Moreover, I am uncertain how effective many voter ID laws would be in preventing double voting or uncovering fraud. Local registrars lack the resources to check on people, and the pressures of Election Day work against verifying affidavits and other alternatives to drivers’ licenses. And national computerized databases, such as those maintained by the FBI or Social Security, have proven to be susceptible to error. Florida’s efforts to purge its rolls are a dramatic example of how difficult it is to get “clean” lists without also eliminating a large number of legitimate voters.

Finally, we should remember that ordinary people fill out government forms inconsistently; for example, they leave out their middle initial, shorten their first name, or omit an apartment number. Computers are not good at differentiating simple human error of this type from fraud.

In my view, the Republicans have used rhetoric about maintaining the integrity of the ballot process to justify statutes that will restrict turnout in battleground states. The major shift in control of state legislatures in 2010 gave them the opportunity to make it happen. Since so many of these statutes are now being litigated in the courts, both state and federal, we could end up with an election without a winner on November 6 as judges decide whose ballot counts. The chaos could make Florida’s hanging chads in 2000 look good by comparison.

How is the presidency affected by the extreme partisanship we’ve seen in recent years?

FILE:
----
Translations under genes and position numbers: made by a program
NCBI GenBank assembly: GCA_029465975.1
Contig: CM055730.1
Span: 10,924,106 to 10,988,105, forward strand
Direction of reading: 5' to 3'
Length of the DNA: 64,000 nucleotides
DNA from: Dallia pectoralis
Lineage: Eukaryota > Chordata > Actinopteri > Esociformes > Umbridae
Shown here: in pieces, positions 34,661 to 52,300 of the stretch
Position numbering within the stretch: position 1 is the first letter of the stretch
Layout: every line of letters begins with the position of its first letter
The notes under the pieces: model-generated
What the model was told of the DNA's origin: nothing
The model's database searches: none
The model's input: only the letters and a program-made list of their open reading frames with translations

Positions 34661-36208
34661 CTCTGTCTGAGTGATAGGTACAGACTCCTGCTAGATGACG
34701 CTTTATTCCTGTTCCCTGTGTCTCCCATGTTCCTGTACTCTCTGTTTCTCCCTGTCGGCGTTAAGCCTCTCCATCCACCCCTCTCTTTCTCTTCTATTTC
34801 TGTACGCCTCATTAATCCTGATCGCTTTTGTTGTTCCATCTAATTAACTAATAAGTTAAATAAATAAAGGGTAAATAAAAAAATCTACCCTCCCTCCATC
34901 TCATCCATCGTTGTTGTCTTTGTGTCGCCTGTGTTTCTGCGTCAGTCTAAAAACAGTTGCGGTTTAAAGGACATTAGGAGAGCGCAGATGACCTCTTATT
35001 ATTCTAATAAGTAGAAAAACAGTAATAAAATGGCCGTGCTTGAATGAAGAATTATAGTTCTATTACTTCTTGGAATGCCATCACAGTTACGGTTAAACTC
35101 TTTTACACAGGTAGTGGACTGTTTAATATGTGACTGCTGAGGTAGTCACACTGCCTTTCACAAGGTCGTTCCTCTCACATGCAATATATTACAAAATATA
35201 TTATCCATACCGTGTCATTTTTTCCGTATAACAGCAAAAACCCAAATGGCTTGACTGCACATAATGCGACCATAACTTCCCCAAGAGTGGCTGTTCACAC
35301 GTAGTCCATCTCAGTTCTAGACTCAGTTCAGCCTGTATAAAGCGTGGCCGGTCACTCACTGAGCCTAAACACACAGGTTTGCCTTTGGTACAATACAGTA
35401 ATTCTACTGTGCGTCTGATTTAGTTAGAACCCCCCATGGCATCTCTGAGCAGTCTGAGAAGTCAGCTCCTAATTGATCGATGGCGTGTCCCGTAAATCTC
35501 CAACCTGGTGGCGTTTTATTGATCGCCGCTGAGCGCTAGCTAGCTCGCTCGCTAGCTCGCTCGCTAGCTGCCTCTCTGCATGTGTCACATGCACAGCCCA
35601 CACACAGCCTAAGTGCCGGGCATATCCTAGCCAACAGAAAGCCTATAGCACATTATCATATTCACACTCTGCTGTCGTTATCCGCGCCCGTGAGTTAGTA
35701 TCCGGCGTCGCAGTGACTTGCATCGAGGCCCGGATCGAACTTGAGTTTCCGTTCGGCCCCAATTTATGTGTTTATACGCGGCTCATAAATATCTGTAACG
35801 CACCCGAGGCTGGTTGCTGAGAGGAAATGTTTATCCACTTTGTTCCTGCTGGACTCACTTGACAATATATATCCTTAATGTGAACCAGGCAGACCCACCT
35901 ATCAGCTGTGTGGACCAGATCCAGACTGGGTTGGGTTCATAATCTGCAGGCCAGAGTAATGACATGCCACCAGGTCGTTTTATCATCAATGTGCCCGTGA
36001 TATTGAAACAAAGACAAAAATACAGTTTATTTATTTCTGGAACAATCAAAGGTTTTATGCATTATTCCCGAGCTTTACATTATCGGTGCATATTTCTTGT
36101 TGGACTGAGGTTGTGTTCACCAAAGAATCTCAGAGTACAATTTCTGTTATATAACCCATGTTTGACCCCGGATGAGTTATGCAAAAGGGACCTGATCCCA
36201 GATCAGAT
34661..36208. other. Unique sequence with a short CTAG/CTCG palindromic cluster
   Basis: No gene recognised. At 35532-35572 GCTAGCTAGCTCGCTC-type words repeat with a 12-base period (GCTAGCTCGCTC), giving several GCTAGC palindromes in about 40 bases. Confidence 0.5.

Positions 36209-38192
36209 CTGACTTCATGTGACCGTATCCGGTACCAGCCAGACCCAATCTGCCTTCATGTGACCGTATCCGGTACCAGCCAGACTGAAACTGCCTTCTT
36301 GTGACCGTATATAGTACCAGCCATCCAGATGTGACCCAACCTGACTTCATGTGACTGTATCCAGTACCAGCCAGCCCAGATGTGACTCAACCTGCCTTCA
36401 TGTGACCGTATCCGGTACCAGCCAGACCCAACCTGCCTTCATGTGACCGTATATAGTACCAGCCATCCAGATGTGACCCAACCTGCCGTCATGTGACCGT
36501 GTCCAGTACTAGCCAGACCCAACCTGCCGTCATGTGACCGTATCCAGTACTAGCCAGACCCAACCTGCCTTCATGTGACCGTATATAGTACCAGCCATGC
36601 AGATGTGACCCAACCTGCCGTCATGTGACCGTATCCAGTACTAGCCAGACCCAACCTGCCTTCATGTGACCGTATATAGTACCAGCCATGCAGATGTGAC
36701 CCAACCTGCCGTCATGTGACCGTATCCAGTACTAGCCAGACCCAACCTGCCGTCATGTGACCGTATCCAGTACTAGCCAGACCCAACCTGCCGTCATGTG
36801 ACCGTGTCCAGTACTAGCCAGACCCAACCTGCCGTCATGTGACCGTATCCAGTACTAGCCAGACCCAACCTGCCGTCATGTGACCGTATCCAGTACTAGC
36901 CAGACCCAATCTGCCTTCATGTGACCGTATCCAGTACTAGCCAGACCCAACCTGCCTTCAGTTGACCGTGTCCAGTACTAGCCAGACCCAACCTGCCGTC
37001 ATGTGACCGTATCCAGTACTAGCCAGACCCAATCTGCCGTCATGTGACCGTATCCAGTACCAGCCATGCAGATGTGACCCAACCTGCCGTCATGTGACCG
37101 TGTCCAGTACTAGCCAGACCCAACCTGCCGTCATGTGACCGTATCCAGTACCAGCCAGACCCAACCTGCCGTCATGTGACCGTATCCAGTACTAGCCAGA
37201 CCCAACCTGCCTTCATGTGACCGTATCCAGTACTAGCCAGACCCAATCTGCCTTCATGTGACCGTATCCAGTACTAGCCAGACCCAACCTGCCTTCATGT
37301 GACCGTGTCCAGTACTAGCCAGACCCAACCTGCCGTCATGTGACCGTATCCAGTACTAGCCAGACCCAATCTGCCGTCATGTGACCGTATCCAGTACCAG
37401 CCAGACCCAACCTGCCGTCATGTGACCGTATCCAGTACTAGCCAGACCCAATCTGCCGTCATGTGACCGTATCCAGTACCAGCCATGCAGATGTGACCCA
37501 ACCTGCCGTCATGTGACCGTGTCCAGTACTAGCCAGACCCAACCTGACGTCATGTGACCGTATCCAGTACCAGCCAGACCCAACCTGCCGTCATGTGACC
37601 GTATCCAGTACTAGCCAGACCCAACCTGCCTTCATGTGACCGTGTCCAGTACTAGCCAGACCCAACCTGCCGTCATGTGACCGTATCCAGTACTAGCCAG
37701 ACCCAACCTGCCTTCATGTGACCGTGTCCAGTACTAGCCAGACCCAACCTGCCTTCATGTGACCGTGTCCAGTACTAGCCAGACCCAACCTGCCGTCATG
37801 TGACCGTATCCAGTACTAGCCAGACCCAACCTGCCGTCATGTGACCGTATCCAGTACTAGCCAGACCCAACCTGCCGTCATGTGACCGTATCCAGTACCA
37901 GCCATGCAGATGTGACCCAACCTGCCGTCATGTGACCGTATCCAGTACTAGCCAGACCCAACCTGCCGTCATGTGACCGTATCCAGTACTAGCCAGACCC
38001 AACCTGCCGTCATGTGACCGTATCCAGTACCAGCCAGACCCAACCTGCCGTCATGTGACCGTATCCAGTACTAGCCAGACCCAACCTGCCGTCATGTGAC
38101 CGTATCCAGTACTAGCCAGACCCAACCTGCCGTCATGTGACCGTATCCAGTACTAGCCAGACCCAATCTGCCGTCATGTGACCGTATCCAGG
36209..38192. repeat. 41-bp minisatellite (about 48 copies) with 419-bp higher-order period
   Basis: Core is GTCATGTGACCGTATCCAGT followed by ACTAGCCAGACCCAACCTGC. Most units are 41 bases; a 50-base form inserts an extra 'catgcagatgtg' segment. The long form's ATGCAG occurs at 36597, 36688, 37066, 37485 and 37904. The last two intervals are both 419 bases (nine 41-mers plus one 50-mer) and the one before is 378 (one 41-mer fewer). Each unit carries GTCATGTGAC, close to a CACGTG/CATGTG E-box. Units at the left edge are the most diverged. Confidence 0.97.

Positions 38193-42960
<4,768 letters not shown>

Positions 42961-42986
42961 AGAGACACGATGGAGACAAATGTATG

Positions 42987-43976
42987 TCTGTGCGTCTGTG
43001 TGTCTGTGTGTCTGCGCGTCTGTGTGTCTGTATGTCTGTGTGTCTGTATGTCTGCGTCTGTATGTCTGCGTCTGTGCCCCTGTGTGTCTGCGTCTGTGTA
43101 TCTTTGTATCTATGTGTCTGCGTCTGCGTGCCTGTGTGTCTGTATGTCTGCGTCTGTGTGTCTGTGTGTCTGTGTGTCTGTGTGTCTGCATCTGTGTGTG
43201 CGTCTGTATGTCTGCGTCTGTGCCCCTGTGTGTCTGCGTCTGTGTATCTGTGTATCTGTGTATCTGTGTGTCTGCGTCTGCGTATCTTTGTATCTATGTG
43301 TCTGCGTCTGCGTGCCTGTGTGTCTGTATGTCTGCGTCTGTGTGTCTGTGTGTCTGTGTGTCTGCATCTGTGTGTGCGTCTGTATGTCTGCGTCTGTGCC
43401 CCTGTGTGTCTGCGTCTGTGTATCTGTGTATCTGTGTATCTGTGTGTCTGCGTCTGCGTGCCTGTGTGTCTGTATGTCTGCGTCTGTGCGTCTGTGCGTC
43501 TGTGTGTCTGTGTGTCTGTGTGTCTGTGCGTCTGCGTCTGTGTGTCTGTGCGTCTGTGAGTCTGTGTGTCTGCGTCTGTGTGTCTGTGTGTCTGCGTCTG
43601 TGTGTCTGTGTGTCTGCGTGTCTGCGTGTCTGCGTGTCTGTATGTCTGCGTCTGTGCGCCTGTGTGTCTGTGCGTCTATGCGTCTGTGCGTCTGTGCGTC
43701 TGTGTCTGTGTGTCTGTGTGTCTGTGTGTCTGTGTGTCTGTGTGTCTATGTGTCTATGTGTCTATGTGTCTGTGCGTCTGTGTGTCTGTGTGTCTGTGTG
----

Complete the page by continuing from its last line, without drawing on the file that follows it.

Beginning in the 20th century, the nation began to elevate the presidency, even though the framers of the Constitution, other than Hamilton, feared executive power. Over time, a strong presidency gained greater legitimacy because it was the only office of the federal government elected by the whole nation. War and international crises heightened the president’s stature as the representative of the whole nation abroad.

The dramatic decline in turnout between the mid-1960s and the 2000 election undermined the premise of the presidency as a unifying national presence. And today, if you look at the parties in terms of whom they’re appealing to, you see the old against the young, the men and the women on different sides of the fence, the Northeast and West Coast diverging from the South and parts of the West.  This makes it very difficult for any person running for president to command a broad coalition. The whole idea of the president as a “national leader" loses legitimacy, which ultimately harms the way the nation conducts its politics.

Bonnie Barber